Wednesday, March 30, 2011

All Ahead Slow

Today I'm riding the train, roughly halfway between the frenzy of cranking out 2010 tax returns for my community and the eight individuals who live there (trying to stuff four days of work into a three-day sack), and the spaciousness of a week of R&R with my kids in Las Vegas.

It's amusing to reflect on my topsy turvy life: hectic in rural Missouri during the slow time of the agricultural calendar (midway between maple syrup and spring planting), juxtaposed with down time in Glitzville USA. Go figure.

One of the weirdest parts of my life is how the pace can change so abruptly. Even though April 15 is more than a fortnight away, I won't be home again until April 29 and I was under pressure to whelp a 1065 and a whole litter of 1040s before boarding the choo choo west.

Matters were unexpectedly complicated by a balky printer—it'll handle Word documents without a pause, but is extremely hesitant with PDFs (Probably Defective Formats, I figure)—which slowed progress on my last day down to a crawl, as I attempted to pump out custom-filled schedules left and right.

After hours of playing Beat the Clock, I finally pulled the plug on taxes to spend my final 30 minutes indulging in a quick shower and throwing clothes into my suitcase. I then drove over to Dancing Rabbit to pick up Ma'ikwe so that she could drive the car home after dropping me off in La Plata (about 45 miles from home, and the nearest Amtrak stop). Once she was in the car I started to relax. It helped to just go through the ritual of listening to what we'd each been doing the 30 hours since we'd last seen each other.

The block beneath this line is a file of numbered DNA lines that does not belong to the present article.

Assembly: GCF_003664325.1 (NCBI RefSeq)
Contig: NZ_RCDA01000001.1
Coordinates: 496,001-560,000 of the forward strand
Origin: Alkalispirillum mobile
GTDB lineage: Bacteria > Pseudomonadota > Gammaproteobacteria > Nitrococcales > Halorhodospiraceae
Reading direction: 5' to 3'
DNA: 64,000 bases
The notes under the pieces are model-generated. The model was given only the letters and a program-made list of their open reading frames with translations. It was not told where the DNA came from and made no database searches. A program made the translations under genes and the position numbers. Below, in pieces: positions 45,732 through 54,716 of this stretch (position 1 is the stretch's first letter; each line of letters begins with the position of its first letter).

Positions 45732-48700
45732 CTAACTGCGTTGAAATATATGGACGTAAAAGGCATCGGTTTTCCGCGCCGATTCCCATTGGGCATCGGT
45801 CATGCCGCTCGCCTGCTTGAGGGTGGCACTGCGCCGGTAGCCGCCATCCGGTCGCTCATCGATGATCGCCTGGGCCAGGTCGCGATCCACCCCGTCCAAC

We got to the station about 10 minutes early, affording us a few moments of marital bliss, in this case jointly munching chips and salsa, before the whistle of the approaching Southwest Chief rousted us out of the car. As I boarded, the knots in my shoulders finally started to soften.

It's now morning in southeastern Colorado, and the snow-capped outliers of the Rockies are within sight as we rumble toward the Raton Pass. I've had a leisurely breakfast in the dining car, and have spent an hour digging out impacted emails (a necessary periodic practice, roughly analogous to visiting the dentist, though on a shorter cycle). I have a week to get my networking teeth cleaned and bridge work done, interspersed with a heavy (and joyous) dance card with my kids. Then it's off to Portland, where I'll be back to full speed: in 10 days I'll work with three clients and participate in a networking evening with area communities.

As much as I enjoy the rush of working with groups—and I do—it wouldn't be sustainable without the protected time to exhale, to read a book, or just stare out the window. I don't know what I'll do if they ever succeed in making the trains run faster.

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